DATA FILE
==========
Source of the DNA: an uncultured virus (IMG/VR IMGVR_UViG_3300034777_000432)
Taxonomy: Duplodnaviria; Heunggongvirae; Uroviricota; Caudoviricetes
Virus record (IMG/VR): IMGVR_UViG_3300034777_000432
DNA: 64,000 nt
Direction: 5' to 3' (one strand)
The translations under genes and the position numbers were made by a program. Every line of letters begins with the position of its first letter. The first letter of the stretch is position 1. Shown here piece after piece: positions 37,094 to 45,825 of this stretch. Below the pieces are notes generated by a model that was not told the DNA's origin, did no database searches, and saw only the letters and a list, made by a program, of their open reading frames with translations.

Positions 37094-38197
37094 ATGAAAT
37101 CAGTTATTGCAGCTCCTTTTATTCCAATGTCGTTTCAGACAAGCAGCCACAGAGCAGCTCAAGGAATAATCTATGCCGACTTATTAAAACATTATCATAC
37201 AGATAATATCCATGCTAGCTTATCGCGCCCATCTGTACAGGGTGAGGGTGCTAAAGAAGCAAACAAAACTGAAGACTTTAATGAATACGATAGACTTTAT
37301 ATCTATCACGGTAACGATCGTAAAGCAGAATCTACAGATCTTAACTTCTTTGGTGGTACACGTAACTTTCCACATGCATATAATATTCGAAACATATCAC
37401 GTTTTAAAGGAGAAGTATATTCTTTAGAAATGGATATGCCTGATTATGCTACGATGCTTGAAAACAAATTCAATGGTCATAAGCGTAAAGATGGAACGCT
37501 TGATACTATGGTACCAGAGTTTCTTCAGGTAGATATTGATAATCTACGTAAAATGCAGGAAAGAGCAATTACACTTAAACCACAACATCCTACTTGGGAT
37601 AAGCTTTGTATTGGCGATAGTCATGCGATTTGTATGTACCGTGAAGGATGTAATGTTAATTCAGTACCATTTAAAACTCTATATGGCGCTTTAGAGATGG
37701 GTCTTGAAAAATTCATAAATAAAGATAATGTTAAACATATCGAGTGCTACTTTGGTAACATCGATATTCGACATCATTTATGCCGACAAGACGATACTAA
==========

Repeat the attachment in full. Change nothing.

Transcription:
Source of the DNA: an uncultured virus (IMG/VR IMGVR_UViG_3300034777_000432)
Taxonomy: Duplodnaviria; Heunggongvirae; Uroviricota; Caudoviricetes
Virus record (IMG/VR): IMGVR_UViG_3300034777_000432
DNA: 64,000 nt
Direction: 5' to 3' (one strand)
The translations under genes and the position numbers were made by a program. Every line of letters begins with the position of its first letter. The first letter of the stretch is position 1. Shown here piece after piece: positions 37,094 to 45,825 of this stretch. Below the pieces are notes generated by a model that was not told the DNA's origin, did no database searches, and saw only the letters and a list, made by a program, of their open reading frames with translations.

Positions 37094-38197
37094 ATGAAAT
37101 CAGTTATTGCAGCTCCTTTTATTCCAATGTCGTTTCAGACAAGCAGCCACAGAGCAGCTCAAGGAATAATCTATGCCGACTTATTAAAACATTATCATAC
37201 AGATAATATCCATGCTAGCTTATCGCGCCCATCTGTACAGGGTGAGGGTGCTAAAGAAGCAAACAAAACTGAAGACTTTAATGAATACGATAGACTTTAT
37301 ATCTATCACGGTAACGATCGTAAAGCAGAATCTACAGATCTTAACTTCTTTGGTGGTACACGTAACTTTCCACATGCATATAATATTCGAAACATATCAC
37401 GTTTTAAAGGAGAAGTATATTCTTTAGAAATGGATATGCCTGATTATGCTACGATGCTTGAAAACAAATTCAATGGTCATAAGCGTAAAGATGGAACGCT
37501 TGATACTATGGTACCAGAGTTTCTTCAGGTAGATATTGATAATCTACGTAAAATGCAGGAAAGAGCAATTACACTTAAACCACAACATCCTACTTGGGAT
37601 AAGCTTTGTATTGGCGATAGTCATGCGATTTGTATGTACCGTGAAGGATGTAATGTTAATTCAGTACCATTTAAAACTCTATATGGCGCTTTAGAGATGG
37701 GTCTTGAAAAATTCATAAATAAAGATAATGTTAAACATATCGAGTGCTACTTTGGTAACATCGATATTCGACATCATTTATGCCGACAAGACGATACTAA